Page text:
Anyway in ACS we had to solve the problem of how to store mountains of log data in a database, make it queryable in meaningful ways, preserve original format, present to users in a recognizable/understandable format, etc.


The way we chose to solve our several problems was to take strings that contained an invariant and append the translated name or string.


For example:
%{e0fa1e8c-9b45-11d0-afdd-00c04fd930c9}
would be translated to:
%{e0fa1e8c-9b45-11d0-afdd-00c04fd930c9}=”dnsNode”


and
%%7685
becomes:
%%7685=”Write Property”


As I mentioned, though, we ran into a problem recently.  Some of our customers were monitoring AD objects with ACS and noticed that ACS was not translating the GUIDs for certain objects.  When they manually looked up the GUIDs they noticed that they were for AD-integrated DNS objects.


After investigation, we found that AD was logging certain audit events for the objects, before all the attributes of the objects had been populated- DNS was populating the objects in multiple operations per object and each operation causes a separate event.  So ACS, which operates as close to real-time as we could get, was actually noticing the first event and asking AD “what’s this?” before DNS had finished updating AD with things like the object’s name.  The difference in time was literally only milliseconds.

Anyway I didn’t really feel it was an ACS bug and wanted to file a bug against Windows DNS Server.  However the Operations Manager team has prototyped a configurable behavior for the ACS agent that lets it wait a very short time (configurable number of ms) and retry, when it fails to look up an AD object because the object doesn’t exist.  This might be released as a public patch and/or in a future Service Pack.


I thought you might appreciate stories of the kinds of weirdness we run into.

Categories: ACS, News Tags:

Shameless Self-Promotion

March 5th, 2008 Comments off

There’s one topic that I know is on everyone’s mind- no, not American Idol– it’s “What’s new in Auditing in Windows Server 2008?”


Well, funny that you brought that up.  My friend Jesper Johanssen just wrote a new book, the Windows Server 2008 Security Resource Kit, and he invited me to write a chapter about auditing for it, which I did.  So you, dear reader, are getting information straight from the horse’s mouth, so to speak.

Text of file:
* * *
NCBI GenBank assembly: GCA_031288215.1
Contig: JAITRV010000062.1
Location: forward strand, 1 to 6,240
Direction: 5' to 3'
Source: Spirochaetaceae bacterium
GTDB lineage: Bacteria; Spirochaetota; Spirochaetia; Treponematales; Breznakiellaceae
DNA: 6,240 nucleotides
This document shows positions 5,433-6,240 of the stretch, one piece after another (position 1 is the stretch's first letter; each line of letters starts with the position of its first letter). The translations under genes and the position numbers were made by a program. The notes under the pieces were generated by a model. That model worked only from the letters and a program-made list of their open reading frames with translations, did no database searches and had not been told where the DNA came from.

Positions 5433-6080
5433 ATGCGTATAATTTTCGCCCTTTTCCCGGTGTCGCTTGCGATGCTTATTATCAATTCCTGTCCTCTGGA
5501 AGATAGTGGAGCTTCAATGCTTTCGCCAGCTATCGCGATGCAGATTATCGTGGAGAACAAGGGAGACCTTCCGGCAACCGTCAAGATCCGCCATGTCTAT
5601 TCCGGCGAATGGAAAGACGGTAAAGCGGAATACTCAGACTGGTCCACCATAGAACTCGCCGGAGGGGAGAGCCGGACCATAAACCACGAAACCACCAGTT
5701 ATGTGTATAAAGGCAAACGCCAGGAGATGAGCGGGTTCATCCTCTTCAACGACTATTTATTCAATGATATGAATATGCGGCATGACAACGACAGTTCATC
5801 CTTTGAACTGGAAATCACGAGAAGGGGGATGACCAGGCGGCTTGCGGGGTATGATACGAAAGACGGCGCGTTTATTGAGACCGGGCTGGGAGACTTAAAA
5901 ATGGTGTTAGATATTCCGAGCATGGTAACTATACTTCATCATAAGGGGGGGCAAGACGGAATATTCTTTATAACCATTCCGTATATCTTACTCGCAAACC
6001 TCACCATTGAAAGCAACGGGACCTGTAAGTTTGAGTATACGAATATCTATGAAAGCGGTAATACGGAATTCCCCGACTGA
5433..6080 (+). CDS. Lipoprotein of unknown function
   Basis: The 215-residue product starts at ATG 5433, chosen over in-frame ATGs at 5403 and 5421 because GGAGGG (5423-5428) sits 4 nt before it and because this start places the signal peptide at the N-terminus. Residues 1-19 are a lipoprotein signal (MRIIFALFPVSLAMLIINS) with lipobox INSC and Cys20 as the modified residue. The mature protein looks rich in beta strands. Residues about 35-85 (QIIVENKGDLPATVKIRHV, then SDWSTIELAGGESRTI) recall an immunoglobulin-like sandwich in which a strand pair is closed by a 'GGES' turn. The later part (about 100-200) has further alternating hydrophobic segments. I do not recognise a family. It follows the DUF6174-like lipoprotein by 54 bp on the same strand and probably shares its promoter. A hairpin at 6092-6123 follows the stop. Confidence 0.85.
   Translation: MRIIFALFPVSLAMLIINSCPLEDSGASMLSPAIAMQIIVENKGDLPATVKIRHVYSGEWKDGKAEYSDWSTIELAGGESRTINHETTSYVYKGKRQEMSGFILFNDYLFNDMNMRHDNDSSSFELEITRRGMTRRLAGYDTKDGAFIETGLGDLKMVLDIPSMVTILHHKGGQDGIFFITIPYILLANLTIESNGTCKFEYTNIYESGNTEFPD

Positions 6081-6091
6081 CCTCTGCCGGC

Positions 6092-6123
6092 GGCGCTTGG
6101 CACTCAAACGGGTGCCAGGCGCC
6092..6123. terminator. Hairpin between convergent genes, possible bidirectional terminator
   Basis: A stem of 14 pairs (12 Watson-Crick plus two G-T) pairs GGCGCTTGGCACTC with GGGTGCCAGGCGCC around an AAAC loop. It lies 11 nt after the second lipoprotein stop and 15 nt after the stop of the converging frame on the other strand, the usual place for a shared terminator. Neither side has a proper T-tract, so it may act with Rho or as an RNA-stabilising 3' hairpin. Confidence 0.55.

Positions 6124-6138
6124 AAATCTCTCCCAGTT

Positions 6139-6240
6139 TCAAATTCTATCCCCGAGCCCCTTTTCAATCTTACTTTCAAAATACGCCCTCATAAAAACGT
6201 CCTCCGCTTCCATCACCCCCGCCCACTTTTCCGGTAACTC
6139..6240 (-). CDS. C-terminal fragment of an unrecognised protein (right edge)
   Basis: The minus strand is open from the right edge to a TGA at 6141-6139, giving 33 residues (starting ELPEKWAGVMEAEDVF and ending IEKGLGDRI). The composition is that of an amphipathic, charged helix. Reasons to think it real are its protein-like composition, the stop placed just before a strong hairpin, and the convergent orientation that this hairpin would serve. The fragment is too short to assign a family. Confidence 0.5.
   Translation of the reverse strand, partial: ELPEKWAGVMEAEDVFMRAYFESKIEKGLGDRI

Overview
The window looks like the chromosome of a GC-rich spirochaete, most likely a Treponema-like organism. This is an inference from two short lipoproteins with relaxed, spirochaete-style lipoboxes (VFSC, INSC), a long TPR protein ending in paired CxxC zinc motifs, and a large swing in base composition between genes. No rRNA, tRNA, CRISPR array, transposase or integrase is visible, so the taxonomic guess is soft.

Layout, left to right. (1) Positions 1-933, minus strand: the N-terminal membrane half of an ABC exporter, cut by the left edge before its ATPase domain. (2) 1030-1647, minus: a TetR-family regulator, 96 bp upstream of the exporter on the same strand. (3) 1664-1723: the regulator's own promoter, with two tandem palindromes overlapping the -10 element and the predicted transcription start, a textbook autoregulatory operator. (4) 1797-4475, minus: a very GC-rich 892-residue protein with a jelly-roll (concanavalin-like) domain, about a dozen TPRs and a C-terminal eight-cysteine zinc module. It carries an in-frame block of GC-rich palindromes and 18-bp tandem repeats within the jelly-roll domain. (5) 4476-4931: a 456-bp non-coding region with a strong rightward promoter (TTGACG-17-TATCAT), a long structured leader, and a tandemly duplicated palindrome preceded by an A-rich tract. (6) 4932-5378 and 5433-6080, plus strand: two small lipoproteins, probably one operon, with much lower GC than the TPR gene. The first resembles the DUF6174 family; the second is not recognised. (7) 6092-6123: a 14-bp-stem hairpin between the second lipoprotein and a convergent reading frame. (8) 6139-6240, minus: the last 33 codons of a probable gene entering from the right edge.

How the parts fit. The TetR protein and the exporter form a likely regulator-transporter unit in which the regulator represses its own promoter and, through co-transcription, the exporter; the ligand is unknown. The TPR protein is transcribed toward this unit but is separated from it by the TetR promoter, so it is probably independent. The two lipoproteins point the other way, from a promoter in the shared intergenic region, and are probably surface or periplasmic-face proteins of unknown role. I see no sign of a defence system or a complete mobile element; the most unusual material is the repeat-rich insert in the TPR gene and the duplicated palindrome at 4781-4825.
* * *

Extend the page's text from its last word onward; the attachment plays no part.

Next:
Anyway I think the book hits store shelves on March the 10th.  A number of distinguished individuals contributed to the book: Susan Bradley, Darren Canavor, Kurt Dillard, Roger Grimes, Brian Komar, Alun Jones and others.


I’d also like to send out special props to my auditing posse: Raghu (who was the primary developer for auditing for Vista & WS08) and Ned (who is the resident guru for auditing in Microsoft Customer Support Services), both of whom made significant contributions.  Raghu introduces the new “special group logon tracking” feature, and Ned contributed a spreadsheet mapping all the events (360-ish) to the policy category and subcategory and giving other key information about each event; this is included on the CD bundled with the book, along with an XML file defining the schema for all the events and event messages.  Ned’s also working on getting a version of the spreadsheet available for download from the Microsoft download site.


In other news, the Windows Server 2008 Security Guide is also out, and yes, yours truly contributed in small part to the auditing guidance in there too, although I seem to have been overlooked in the credits (in all fairness my work delta from the Vista Security Guide was really small so maybe it did not meet their “credits bar”).


Anyway, download the security guide and buy a copy of the book.  Buy more than one copy of the book, and give copies to your friends and loved ones.  Nothing says “Happy Anniversary, Honey” quite like a book or white paper about computer security.  OK, so maybe I should stick to computer security and stay away from relationship advice.  Flowers work well in my experience.

Categories: News, Tools Tags:

Shameless Self-Promotion

March 5th, 2008 No comments

There’s one topic that I know is on everyone’s mind- no, not American Idol– it’s “What’s new in Auditing in Windows Server 2008?”


Well, funny that you brought that up.  My friend Jesper Johanssen just wrote a new book, the Windows Server 2008 Security Resource Kit, and he invited me to write a chapter about auditing for it, which I did.  So you, dear reader, are getting information straight from the horse’s mouth, so to speak.


Anyway I think the book hits store shelves on March the 10th.  A number of distinguished individuals contributed to the book: Susan Bradley, Darren Canavor, Kurt Dillard, Roger Grimes, Brian Komar, Alun Jones and others.